Possible down garment build Deep cold parka question

Discussion about making bushwalking-related equipment.

Possible down garment build Deep cold parka question

Postby Moondog55 » Wed 17 Jan, 2018 4:48 am

Not so much which is lighter because that will be baffles but which will be warmer over time.
I have had a succession of down parkas over the decades and two that stand out in my memory as being incredibly warm, warmer than my current heavy Expedition parka. One was a very heavy one form REI which was simply to bulky to carry around Europe while hitch-hiking and the other which I purchased in England in 1980 and which got lost in the post when I returned home which was from Egge in Switzerland and was part of their Esquimo Expedition series.
Both of these were of the double layered stitched thru construction, the differences were profound in materials and quality tho. The Egge being a third the weight and packed bulk of the REI but also almost 4 times the price.
I am thinking about using the down in my stash to make something warm for cold weather. I have a hundred grams of 800+ down here, not enough for a parka but enough for a vest and I am thinking about making a vest
With the Egge duvet the space between the UL mesh used to keep the down in place was also lightly filled with down. Interestingly the same technique is also used for the foot section of my UL winter sleeping bag and it works very well.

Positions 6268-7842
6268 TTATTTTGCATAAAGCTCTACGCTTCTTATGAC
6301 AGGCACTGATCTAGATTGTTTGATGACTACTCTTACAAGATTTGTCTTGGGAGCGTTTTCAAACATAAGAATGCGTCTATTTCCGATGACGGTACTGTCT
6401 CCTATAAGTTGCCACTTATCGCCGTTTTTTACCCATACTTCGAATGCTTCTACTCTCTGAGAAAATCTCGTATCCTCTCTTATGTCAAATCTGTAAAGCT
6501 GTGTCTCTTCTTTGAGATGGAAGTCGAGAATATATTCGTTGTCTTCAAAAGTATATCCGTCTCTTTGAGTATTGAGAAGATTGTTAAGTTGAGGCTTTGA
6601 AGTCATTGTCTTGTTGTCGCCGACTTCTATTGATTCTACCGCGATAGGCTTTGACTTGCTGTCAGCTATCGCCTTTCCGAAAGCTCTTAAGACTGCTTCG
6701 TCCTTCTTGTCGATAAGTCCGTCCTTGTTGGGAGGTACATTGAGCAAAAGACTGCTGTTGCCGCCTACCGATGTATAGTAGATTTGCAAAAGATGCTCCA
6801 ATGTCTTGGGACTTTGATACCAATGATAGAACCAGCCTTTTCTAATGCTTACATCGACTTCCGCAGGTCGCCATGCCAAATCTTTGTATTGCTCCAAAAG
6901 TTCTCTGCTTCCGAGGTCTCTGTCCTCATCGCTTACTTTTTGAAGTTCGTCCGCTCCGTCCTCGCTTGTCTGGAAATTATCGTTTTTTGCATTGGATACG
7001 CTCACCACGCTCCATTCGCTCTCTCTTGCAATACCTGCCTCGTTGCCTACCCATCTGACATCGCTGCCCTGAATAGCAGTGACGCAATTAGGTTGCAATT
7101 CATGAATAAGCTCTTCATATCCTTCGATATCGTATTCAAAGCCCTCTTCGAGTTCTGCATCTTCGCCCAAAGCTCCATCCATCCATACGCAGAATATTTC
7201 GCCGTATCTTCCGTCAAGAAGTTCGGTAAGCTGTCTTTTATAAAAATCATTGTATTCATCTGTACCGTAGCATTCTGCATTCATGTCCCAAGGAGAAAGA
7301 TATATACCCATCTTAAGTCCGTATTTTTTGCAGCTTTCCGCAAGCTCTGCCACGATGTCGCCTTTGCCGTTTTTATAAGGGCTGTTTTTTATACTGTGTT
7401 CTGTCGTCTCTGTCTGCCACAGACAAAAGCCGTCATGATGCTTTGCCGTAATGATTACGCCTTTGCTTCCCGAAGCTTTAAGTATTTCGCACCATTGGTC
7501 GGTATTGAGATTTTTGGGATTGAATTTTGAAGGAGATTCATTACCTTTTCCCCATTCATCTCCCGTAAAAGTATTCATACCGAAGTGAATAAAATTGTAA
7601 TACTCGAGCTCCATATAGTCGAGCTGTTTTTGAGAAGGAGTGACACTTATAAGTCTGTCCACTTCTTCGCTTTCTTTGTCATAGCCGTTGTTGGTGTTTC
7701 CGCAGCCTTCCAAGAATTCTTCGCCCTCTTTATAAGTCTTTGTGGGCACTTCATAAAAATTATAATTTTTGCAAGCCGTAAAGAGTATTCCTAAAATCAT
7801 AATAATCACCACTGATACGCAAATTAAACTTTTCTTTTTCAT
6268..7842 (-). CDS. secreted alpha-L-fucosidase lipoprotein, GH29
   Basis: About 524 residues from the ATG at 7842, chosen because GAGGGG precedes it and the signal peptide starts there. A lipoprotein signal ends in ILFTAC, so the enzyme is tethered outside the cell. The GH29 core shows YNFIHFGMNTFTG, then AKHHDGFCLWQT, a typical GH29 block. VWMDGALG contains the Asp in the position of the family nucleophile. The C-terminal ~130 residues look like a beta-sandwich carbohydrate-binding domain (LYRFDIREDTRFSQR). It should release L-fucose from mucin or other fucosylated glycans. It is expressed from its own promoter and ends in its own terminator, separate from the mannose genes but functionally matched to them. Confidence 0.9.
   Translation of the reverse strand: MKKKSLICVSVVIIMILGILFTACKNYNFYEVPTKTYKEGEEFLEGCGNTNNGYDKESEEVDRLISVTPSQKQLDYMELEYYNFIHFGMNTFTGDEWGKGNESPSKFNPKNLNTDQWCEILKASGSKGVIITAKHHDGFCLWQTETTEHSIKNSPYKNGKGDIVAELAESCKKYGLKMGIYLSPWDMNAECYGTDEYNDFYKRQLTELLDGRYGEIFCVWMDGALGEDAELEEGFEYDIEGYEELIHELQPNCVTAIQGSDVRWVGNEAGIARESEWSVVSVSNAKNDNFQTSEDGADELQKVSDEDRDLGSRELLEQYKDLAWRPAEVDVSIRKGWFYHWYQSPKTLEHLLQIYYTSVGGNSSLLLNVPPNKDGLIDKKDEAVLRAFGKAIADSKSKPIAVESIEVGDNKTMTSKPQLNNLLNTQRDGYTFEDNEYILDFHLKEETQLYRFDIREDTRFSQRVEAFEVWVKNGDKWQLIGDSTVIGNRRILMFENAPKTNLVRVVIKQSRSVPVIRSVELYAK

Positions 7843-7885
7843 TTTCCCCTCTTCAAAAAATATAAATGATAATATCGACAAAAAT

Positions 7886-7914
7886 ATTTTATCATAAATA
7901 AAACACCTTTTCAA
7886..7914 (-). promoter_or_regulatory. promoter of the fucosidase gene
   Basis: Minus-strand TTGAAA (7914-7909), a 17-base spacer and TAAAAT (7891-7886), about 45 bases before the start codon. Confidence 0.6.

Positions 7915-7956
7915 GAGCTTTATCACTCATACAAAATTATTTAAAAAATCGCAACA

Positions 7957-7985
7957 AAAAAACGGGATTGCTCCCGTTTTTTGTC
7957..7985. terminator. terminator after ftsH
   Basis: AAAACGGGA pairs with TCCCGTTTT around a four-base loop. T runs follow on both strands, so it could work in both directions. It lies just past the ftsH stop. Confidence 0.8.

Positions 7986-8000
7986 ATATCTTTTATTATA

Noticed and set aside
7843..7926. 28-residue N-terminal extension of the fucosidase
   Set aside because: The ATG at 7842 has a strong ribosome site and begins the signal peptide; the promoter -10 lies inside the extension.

Naturally I’d use a larger shell size for the outer, you still need the differential cut
No-See-Em mesh is a half ounce/ 13GSM; that wouldn’t be much more weight than 25mm baffles and perhaps a lot less work.
Egge used a space-filler cut for the inner layers in their Expedition down wear to allow maximum lofting of the fill
I have another thought about clothing for deep cold also. There have been many instances of Antarctic expeditioners being evacuated because of frostbite while skiing and sled hauling recently. Mostly with severely frostbitten thighs.
It.s because modern LW and UL expedition gear used a high fill-power down that collapses under wind pressure. Several makers now use a layer of synthetic insulation in specific areas to counter this collapse, some use Thinsulate, some use Primaloft but some use Polargard Alpha
If I was to use a light layer of Thinsulate I would use it on the inner side but if I was to use Alpha would it be best there or as a layer in between the two down layers?
Mill Yardage currently has 60GSM Alpha which I think is as heavy as I would like to go
Ve are too soon old und too late schmart
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